President Obama's health care reform effort has lost air speed and altitude. Democratic passengers aboard the aircraft are yelling "Pull up! Pull up!" as the oxygen masks fall. They better breathe deep -- regaining a safe flying elevation is going to be difficult.
By now it is clear that a "public option" doesn't have the votes to pass in the Senate. -- The administration all but said point blank last weekend that if it didn't have the votes, they'd throw it overboard in favor of getting something, anything, passed.
That prompted howls from people who a) seriously believe it's the best solution and b) have staked their legislative lives on it. It's hard to tell if the far left is serious about "sitting out the next election" as one of the union group claimed this week. Regardless, pent up frustrations are boiling over and lots of people are being scalded -- including the president himself, judging by his approval numbers. They are all on the same flight path as the health care effort.
This situation reminds me of the immigration reform effort President Bush attempted in his second term. It wasn't the Democrats who blocked that effort -- Republican infighting did it for them. While the GOP has vigorously defended its position and pointed out the holes in the reform plan as written, what's really brought this down is that the Democrats can't agree with one another on what they are for and they can't answer basic questions about how much it will cost and whether they'll really be able to keep the coverage they like and the doctor they trust.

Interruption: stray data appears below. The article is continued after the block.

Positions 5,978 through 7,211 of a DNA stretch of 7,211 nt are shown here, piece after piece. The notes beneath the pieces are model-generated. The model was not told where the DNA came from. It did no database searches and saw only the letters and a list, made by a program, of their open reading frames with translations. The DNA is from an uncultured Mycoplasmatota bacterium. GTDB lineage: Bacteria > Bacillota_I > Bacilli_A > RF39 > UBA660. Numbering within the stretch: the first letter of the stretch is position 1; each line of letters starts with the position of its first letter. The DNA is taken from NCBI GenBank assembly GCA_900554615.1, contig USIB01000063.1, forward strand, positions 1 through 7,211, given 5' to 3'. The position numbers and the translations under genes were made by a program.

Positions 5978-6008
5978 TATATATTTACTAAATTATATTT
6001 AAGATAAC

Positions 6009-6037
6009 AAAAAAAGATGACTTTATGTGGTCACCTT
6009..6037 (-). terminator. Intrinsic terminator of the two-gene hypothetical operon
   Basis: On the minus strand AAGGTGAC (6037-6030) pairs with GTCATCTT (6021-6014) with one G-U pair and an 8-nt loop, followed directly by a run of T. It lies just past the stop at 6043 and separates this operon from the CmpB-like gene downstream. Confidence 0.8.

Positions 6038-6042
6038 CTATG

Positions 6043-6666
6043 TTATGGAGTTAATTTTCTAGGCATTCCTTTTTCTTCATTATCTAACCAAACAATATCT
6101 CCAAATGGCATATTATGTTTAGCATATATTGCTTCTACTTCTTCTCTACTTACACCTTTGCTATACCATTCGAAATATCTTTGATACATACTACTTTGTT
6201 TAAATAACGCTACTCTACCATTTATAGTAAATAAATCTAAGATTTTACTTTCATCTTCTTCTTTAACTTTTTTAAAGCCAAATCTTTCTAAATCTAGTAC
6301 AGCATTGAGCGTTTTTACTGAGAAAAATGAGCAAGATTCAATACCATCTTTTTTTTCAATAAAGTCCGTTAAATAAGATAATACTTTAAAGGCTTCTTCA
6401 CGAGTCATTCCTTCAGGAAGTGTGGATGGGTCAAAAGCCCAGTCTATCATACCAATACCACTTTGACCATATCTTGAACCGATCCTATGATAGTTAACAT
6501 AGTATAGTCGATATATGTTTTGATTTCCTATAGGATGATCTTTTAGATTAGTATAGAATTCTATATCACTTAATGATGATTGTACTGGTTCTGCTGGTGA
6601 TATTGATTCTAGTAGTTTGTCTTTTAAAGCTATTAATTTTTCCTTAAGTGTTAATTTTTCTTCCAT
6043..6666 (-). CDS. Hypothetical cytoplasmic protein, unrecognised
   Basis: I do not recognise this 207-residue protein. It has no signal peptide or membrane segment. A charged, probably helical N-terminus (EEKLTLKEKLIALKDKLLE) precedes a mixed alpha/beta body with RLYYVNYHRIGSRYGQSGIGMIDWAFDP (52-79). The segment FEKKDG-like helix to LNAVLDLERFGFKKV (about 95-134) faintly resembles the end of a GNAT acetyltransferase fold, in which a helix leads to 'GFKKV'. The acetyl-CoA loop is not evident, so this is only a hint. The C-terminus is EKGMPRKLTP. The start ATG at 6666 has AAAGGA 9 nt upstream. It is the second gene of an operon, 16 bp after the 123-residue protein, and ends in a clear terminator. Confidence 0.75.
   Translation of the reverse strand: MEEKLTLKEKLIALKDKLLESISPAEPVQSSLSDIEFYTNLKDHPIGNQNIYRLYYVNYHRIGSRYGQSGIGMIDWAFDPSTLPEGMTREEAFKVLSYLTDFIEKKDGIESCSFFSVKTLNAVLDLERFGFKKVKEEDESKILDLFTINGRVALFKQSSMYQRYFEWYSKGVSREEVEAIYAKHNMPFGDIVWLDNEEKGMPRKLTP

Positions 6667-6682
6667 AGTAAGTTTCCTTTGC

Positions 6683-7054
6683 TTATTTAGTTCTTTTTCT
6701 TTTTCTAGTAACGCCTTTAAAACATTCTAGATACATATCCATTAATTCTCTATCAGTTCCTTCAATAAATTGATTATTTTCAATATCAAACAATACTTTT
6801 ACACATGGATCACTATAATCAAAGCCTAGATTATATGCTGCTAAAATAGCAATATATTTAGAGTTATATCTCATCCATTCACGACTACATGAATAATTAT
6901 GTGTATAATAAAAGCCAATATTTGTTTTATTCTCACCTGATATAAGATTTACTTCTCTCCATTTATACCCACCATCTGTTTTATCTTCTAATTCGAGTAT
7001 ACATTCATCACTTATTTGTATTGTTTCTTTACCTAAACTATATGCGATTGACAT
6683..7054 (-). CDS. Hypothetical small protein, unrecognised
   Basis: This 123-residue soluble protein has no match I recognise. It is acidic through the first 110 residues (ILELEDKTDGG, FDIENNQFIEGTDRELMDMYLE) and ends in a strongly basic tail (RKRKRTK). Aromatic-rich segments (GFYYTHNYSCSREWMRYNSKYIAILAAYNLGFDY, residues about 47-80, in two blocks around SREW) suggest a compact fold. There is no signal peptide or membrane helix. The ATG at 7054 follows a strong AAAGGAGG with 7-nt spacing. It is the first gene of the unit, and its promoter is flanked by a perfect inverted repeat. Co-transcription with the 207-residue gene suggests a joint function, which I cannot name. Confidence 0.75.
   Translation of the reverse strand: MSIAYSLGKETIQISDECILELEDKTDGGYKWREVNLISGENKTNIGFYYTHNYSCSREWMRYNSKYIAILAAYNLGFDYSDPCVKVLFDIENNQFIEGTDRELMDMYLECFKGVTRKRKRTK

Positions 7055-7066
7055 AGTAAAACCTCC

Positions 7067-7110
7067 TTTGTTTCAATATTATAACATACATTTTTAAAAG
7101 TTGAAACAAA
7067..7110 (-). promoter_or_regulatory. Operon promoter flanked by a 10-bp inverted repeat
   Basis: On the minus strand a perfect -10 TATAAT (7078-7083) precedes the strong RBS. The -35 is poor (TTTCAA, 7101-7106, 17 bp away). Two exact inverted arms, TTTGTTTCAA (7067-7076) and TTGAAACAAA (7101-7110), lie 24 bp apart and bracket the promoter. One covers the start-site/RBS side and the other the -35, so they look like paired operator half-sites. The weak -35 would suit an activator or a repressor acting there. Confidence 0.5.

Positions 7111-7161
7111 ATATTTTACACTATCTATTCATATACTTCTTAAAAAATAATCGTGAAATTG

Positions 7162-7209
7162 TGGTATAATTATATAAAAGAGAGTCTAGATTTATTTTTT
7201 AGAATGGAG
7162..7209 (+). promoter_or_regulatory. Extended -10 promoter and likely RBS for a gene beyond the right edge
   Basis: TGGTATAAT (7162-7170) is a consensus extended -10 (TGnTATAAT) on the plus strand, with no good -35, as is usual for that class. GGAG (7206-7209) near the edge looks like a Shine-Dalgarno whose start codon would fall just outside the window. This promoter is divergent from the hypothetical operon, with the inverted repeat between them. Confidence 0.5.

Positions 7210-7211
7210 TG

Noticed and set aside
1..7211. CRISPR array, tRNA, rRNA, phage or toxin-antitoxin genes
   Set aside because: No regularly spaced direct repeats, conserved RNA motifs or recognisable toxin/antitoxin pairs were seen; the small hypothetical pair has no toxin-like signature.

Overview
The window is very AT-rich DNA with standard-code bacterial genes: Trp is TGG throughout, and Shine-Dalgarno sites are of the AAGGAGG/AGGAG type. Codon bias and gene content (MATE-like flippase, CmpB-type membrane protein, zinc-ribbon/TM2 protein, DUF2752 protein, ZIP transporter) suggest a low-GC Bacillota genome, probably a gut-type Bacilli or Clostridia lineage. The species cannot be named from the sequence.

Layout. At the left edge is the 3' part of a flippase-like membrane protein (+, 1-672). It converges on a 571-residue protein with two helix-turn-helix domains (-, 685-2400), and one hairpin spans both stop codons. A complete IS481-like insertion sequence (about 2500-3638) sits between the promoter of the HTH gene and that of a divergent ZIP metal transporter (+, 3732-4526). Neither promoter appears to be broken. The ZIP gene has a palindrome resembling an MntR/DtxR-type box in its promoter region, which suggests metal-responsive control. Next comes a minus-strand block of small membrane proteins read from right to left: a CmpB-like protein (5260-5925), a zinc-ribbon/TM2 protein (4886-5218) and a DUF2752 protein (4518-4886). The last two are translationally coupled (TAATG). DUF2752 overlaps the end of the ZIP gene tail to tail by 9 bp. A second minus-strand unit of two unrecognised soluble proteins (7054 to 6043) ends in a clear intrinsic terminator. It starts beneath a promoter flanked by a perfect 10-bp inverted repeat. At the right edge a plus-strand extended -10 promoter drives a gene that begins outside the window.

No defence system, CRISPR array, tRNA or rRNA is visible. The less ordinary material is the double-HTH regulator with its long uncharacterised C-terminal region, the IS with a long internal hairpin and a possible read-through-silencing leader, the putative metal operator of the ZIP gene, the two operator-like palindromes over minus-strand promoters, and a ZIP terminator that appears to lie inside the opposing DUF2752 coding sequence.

So what can the administration do now? I still believe the president could do something dramatic and regain the upperhand. For example, he could say something like this...
"I campaigned on a platform of changing the way Washington does business. What we have seen this summer is not change -- it is business as usual. And it's not getting us anywhere.
"If it's true that we all believe we need reform to improve the health care system -- and despite partisan attacks from both sides, I believe that most people do want to achieve changes that will help provide coverage for more people and reduce costs -- then I am willing to ask Congress to tear up the current bill and to work with me to rewrite one that will accomplish our goals.
"I am asking the Democratic and Republican leadership to meet with me on September 15 -- where we will work all day if we have to -- to agree on a set of guiding principles and redlines that would be used to draft a new bill. This process would be transparent, and I am committed to answering the questions Americans will have in the greatest detail possible. I believe that regrouping in this way we will be able to show that we can change Washington -- yes we can."
Ok, so I'd drop that last phrase, but I was in the groove. I don't know anyone who wouldn't admire the president for this type of bold action. And even if it ultimately didn't succeed, it's better than it's better than crashing and burning.